Blowin' The Blues Away Concert Details
They Got the Ol' TV Documentary Blues - The New York Times / Kelefa Sanneh
How do you pay tribute to the blues? How do you capture the music's restless spirit, its bitter wit, its elegiac grace, its raunchy energy?
The organizers of "Blowin' the Blues Away: A Gala Evening Celebrating the Blues and Jazz" decided to trust the music. On Monday night the Apollo Theater held a concert that took its shape from the most vibrant expression of the blues today: the television documentary.
The concert, a benefit for Jazz at Lincoln Center, succeeded, thanks in large part to the star performer, Laurence Fishburne, whose smooth, rich voice evoked the great voice-over narrators of old. If you sat back in your seat and closed your eyes, it was easy to feel as if you'd been transported . . . to your own sofa, in front of the television set.
The soundtrack was supplied by the Wynton Marsalis Septet, which nimbly brought to life blues and blues-inflected pieces from throughout the century. The ensemble sounded especially impressive during a run through Ornette Coleman's jagged, asymmetrical "Ramblin'," bending the notes a little further to emphasize the blues connection. In case anyone had doubts, Mr. Fishburne stepped up to vouch for Mr. Coleman's blues credentials: "Even his most demanding compositions are anchored in the blues."
There was a full slate of guest stars, too, many who have reached that stage of eminence when they don't play concerts anymore — just benefits and tributes.
Out came Eric Clapton, strapping on an acoustic guitar for a charming, spindly version of Louis Armstrong's "I'm Not Rough," and no one laughed when he moaned, "It takes a brown-skinned woman to satisfy my mind." (When Mr. Clapton was done, Mr. Fishburne assured the audience that "the blues, they belong to everyone.")
Out came B. B King, who did more mugging than playing, and who didn't seem totally comfortable collaborating with Mr. Marsalis's jazz band; he seemed a bit more comfortable when Mr. Marsalis brought out Mr. Clapton for the inevitable duet.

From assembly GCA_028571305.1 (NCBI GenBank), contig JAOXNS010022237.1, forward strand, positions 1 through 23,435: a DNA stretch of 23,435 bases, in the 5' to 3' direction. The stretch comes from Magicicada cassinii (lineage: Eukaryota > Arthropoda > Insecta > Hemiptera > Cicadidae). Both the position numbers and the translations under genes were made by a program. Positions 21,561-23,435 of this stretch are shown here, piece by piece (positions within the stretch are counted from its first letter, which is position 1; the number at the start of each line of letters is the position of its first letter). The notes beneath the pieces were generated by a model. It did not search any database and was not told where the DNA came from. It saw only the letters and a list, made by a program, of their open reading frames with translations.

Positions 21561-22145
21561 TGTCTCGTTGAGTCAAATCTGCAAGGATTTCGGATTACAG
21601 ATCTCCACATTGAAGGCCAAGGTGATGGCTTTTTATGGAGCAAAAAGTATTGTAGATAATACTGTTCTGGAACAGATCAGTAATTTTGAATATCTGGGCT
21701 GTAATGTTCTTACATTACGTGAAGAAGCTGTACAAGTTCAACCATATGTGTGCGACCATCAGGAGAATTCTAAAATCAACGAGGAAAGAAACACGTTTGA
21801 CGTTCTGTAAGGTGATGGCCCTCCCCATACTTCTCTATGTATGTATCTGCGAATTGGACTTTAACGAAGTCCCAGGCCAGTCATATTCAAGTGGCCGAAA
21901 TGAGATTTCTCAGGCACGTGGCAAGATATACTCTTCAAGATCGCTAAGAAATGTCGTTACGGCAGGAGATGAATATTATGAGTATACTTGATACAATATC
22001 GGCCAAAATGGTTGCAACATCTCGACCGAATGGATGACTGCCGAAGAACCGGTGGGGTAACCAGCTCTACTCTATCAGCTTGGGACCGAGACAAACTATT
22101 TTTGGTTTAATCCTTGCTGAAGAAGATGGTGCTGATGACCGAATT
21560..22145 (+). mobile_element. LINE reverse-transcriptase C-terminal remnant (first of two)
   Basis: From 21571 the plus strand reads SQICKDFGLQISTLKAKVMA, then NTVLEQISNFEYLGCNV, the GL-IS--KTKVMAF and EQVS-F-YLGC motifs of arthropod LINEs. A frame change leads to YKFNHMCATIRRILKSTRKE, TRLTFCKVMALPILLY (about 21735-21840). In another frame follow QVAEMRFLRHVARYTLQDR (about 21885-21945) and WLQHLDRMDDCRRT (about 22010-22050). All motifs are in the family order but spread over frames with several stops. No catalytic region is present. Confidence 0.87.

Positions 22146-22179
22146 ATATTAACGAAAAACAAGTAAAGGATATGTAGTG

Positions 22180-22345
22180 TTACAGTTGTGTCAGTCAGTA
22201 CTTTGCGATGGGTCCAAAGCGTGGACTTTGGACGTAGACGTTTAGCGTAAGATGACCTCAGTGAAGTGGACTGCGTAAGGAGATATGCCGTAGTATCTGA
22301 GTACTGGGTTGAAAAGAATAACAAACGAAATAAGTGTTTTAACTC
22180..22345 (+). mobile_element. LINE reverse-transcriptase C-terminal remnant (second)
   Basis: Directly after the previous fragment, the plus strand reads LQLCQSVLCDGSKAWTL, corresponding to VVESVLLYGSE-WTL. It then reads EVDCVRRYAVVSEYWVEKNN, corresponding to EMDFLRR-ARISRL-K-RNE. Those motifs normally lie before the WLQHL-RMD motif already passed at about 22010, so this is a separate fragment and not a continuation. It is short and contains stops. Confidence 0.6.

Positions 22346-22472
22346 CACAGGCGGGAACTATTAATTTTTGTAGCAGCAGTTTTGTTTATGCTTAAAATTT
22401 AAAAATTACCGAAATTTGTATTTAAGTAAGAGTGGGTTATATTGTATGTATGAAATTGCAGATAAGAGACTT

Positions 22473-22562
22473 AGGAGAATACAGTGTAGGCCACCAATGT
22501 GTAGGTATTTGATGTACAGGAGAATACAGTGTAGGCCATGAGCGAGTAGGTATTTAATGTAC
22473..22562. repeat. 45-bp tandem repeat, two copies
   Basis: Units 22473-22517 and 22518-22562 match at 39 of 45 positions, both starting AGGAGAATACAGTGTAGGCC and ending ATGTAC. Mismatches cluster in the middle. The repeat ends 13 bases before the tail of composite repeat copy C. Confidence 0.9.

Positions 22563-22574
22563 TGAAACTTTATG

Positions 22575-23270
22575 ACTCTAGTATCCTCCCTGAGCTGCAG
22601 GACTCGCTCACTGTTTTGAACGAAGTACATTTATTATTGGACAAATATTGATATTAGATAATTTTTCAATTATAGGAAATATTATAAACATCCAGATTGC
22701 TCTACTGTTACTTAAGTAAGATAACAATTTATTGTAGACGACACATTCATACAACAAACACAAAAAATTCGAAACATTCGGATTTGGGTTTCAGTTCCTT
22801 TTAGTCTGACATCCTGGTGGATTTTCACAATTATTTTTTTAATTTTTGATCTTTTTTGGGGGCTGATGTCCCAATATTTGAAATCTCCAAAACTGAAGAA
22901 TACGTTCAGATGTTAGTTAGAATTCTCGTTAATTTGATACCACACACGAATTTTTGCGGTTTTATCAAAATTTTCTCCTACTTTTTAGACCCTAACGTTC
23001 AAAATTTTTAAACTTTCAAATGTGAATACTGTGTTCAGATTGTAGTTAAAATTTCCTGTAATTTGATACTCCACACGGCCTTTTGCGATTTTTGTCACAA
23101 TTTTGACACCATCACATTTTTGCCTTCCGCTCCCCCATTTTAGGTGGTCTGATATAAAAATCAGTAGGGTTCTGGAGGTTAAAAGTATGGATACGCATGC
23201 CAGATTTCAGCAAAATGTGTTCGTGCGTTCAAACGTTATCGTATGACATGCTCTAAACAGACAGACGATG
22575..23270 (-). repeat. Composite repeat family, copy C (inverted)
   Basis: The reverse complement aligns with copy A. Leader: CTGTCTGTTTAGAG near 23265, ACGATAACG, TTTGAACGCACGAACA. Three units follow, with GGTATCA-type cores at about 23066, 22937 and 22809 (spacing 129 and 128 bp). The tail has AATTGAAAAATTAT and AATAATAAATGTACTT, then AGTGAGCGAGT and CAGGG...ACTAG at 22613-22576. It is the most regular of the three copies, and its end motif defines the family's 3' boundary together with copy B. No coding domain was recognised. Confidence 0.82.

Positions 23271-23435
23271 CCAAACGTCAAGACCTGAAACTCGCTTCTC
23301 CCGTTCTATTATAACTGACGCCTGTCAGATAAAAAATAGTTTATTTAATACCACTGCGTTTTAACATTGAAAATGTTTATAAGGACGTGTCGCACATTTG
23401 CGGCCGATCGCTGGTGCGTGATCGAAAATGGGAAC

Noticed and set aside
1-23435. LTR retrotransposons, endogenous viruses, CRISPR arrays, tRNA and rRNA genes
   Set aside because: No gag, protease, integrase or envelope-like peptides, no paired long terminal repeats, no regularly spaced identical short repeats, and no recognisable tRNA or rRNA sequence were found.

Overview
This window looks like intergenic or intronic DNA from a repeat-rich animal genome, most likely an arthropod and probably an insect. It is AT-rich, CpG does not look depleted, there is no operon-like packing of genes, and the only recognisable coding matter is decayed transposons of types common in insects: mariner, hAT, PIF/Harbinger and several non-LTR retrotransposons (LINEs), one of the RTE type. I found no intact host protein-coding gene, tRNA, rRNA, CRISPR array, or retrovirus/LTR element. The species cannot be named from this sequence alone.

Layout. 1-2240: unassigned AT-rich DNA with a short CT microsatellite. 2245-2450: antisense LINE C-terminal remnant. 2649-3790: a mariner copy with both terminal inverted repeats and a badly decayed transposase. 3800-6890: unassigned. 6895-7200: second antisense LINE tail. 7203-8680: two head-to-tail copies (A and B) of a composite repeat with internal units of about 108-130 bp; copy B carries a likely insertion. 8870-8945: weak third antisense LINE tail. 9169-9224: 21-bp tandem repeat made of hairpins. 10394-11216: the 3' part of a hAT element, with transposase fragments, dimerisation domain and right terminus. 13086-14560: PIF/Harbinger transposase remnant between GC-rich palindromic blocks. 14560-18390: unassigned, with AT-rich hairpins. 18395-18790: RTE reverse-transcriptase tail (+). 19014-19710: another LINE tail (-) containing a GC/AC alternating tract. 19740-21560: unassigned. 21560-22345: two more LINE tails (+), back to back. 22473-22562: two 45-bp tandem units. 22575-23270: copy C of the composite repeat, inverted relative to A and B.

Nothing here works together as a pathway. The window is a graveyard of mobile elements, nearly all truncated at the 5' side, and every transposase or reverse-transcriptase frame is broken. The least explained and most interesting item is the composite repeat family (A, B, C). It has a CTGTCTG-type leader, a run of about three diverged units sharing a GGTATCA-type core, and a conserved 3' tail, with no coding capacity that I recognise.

Out came Ray Charles, who contributed the night's most bizarre solo, bending notes on a keyboard to imitate a guitar; Mr. Marsalis could only chuckle and shake his head.
And out came Willie Nelson, clutching his battered guitar, mumbling his way through a marvelously casual version of "Night Life."
Each guest performer contributed only a song or two or three, with Mr. Fishburne invariably supplying introductions and explanations. In deference, perhaps, to the old tradition of public television, there were no commercials, although halfway through, Mr. Fishburne preached a blustery "blues sermon" (written by Stanley Crouch) that might have been the perfect time for a bathroom break.
The overall effect was entertaining but also dizzying; with so many performers squeezed into a little over an hour, the concert often felt like one long montage.
Still, there were a few moments that would have been worth rewinding. When Audra McDonald came out to sing Duke Ellington's stately "Creole Love Call," Mr. Marsalis upstaged her with a wild trumpet solo that ended with the instrumental equivalent of laughter.
And then there was the singer Carrie Smith, whose sly, purring voice was drenched with vibrato. While many of the other documentarians emphasized blues history, she delivered the delicious lyrics as if she were more interested in settling a score. "When you get good loving, never go and spread the news," she sang, with the tassels on her red dress swaying in time to the beat. And then the punchline: "Some old gal will come along,/ leave you with them empty-bed blues."
Blowin' the Blues - Reuters
All 14 hours of the upcoming PBS miniseries "The Blues" may not do half as good a job of illustrating the history of the musical form as this stunning benefit concert at the historic Apollo Theater for Jazz at Lincoln Center.
Featuring a lineup of performers who have done much to define popular music in the past half-century -- including Ray Charles, Eric Clapton, B.B. King and Willie Nelson -- "Blowin' the Blues Away" was that rare black-tie musical evening in which every aspect came together beautifully.
Conceived and put together by Wynton Marsalis, hosted by Laurence Fishburne in his most dramatic "Matrix" mode and featuring an articulate and informative script by noted author Geoffrey Ward, the concise, 90-minute show (patrons, who had paid $500 and up for their tickets, attended a post-performance dinner) featured the performers, backed by the ever-versatile Marsalis septet, performing vintage blues and jazz classics.